Report cites population growth, entrepreneurship for economic gains
Minnesota is one of 10 states in the U.S. that have shown the greatest growth of Black buying power since 1990, a University of Georgia economic report says.
According to an annual report by the Selig Center for Economic Growth at the University of Georgia’s Terry College of Business, although Minnesota did not make the top-10 list for states with the largest African American market, it did make the top-10 list for the largest buying power rate of growth during 1990-2006: Nevada (449 percent), Idaho (434 percent), Utah (386 percent), Montana (368 percent), Minnesota (354 percent), South Dakota (313 percent), Arizona (294 percent), Maine (294 percent), Vermont (289 percent) and Wyoming (251 percent).
The Selig Center 2007 report includes state-by-state projections of buying power for the country as well as for Blacks, Asians, Native Americans and Hispanics.
Buying power is not used as a measurement of wealth. It is defined as the total personal income an individual has available after taxes for spending on virtually everything that they buy.
The economic think tank determines its estimates and projections by applying economic modeling and forecasting techniques to data from various U.S. government sources. Despite the large population disparity between Whites and persons of color in Minnesota, the state ranks fifth in percentage increase of Black (354.2 percent) and Asian (486.5 percent) buying power, and eighth in Hispanic buying power.
Jeff Humphreys, director of the Selig Center and the report’s author, reported in August that U.S. Black buying power will total $845 billion in 2007 and is projected to top $1.1 trillion by 2012. Furthermore, the share of buying power controlled by Black consumers will rise in 47 states, including Minnesota. Mississippi (24.3 percent), Maryland (22.2 percent) and Georgia (20.8 percent) will show the largest market share increases, along with the Distinct of Columbia (30.6 percent).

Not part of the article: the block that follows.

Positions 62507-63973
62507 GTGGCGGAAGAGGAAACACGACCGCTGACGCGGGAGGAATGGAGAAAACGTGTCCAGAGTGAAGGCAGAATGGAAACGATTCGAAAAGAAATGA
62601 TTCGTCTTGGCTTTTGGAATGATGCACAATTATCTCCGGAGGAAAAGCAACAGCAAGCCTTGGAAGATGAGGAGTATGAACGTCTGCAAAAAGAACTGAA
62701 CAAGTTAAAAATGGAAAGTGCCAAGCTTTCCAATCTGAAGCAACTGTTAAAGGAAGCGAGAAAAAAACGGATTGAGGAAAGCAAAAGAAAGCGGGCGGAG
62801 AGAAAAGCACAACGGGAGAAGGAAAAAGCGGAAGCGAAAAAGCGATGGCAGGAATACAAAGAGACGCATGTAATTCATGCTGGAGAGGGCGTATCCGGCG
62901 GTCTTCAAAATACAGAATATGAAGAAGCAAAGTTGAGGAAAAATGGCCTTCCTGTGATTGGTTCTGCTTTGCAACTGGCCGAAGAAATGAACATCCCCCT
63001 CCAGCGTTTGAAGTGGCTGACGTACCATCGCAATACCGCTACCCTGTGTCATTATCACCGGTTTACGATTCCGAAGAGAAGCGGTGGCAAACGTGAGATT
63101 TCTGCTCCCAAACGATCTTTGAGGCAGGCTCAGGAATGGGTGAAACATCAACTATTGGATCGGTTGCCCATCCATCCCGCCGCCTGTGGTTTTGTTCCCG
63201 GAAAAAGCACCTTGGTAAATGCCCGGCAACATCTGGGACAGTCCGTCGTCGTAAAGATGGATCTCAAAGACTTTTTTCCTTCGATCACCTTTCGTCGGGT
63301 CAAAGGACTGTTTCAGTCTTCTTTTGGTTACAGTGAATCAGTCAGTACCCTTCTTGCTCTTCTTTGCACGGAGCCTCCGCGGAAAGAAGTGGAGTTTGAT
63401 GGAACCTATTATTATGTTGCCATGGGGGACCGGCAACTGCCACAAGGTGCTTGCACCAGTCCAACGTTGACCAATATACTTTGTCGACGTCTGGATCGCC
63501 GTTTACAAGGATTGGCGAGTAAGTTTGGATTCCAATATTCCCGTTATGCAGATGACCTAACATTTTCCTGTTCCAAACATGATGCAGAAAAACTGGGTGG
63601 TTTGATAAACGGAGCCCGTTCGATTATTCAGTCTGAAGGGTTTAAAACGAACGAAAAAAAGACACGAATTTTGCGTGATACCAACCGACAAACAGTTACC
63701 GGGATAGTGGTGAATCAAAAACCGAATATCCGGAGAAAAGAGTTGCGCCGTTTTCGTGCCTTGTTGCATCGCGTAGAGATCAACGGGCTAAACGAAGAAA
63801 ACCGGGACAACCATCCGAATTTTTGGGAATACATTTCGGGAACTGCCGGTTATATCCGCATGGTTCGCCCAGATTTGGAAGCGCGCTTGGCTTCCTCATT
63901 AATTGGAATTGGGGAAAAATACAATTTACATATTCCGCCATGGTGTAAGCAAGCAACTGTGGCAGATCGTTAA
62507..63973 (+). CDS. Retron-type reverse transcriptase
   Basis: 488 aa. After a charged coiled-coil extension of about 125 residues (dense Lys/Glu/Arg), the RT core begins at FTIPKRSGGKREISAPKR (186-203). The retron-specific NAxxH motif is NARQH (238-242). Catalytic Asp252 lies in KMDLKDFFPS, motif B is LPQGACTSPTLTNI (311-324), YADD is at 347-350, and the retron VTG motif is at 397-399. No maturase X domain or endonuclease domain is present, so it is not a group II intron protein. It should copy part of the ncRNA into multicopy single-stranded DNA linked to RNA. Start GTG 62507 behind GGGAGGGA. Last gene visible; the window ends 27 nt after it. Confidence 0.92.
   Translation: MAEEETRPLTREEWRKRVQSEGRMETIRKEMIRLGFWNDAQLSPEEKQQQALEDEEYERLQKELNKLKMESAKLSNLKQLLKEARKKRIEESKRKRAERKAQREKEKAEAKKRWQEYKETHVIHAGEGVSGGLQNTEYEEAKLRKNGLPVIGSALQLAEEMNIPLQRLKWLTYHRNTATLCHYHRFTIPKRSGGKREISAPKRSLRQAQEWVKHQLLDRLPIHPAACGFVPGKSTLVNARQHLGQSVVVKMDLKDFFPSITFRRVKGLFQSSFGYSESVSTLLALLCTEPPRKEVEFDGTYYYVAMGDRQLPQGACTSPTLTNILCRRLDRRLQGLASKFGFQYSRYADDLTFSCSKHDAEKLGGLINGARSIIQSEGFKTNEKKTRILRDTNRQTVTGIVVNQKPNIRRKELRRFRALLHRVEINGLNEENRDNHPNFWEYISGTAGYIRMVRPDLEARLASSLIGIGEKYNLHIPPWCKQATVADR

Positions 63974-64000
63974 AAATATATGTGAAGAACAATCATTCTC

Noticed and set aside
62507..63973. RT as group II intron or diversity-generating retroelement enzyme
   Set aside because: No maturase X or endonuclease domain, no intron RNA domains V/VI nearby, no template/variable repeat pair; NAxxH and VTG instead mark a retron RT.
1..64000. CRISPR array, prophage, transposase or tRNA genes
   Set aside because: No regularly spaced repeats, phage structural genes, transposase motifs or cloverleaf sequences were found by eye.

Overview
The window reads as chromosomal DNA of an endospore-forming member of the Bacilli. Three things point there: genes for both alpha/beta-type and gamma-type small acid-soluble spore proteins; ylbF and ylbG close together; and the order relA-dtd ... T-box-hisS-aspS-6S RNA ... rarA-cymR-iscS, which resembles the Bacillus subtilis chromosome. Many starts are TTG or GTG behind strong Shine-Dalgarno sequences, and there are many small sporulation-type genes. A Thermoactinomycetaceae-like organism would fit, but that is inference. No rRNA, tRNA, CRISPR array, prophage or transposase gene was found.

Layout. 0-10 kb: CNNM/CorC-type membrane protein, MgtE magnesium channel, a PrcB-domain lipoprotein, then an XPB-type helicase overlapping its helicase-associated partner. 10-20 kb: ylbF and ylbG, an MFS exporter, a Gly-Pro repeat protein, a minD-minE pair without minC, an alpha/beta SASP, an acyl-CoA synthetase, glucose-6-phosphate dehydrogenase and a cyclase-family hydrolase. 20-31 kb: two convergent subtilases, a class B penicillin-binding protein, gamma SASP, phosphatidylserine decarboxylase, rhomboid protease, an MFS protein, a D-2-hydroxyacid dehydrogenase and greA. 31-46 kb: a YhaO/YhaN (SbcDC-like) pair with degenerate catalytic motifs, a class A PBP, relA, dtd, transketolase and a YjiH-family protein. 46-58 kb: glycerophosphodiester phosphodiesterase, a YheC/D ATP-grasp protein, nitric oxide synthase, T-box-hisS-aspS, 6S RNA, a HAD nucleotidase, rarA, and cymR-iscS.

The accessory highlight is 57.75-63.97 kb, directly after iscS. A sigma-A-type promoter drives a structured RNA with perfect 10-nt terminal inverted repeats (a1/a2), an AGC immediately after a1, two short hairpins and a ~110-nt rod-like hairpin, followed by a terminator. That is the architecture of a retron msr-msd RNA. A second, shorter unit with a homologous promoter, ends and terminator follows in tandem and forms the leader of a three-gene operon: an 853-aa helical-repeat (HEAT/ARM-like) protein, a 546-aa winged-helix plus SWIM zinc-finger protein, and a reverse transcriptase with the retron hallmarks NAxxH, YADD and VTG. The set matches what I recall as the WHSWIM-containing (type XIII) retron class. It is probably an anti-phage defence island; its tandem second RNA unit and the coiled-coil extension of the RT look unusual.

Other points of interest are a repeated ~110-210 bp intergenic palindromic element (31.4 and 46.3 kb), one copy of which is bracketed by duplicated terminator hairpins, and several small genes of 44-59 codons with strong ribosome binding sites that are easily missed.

By 2011, the combined buying power of Blacks, Asians and Native Americans nationwide will be $1.8 trillion – nearly quadruple its 1990 level of $454 billion, a gain of $1.3 trillion or 289 percent, the Selig report continued. The combined buying power of these three ethnic groups will account for 14.3 percent of the U.S. total buying power in four years.
The center reported that the U.S. Black buying power has risen from $318 billion in 1990, to $590 billion in 2000, to $799 billion last year, and will rise to $1.1 trillion in 2011 – a 237 percent increase in 22 years.
The report points out that Blacks spent a larger percentage of their income on natural gas, electricity, telephone services, and footwear, and a higher proportion of their money on groceries, housing and women’s and girls’ clothing than others.
Also, according to the report, Black consumers account for almost nine cents out of every U.S. dollar spent.
Humphreys also examined demographic data: The nation’s Black population will grow almost 34 percent by 2011, compared to 18.5 percent for Whites and 25.4 percent for the total U.S. population.
The gains in Black buying power reflect more than just population growth and consumer inflation, Humphreys said. He also pointed to the increasing number of Blacks starting their own businesses. Using U.S. Census data, Humphreys reported that the number of Black-owned businesses increased 45 percent from 1997 to 2002, exceeding the 10 percent increase in U.S. businesses overall.
The Selig Center report concluded that as the U.S. consumer market continues to grow more diverse, advertising, products and media must be tailored to meet each ethnic consumer market. The organization, which was established in 1990, makes their report available to businesses and the public.
Editor's Note: According to an annual report by the Selig Center for Economic Growth buying power is defined as the total personal income an individual has available after taxes.
To read the entire report, go to the Selig Center’s Web site at www.selig.uga.edu.
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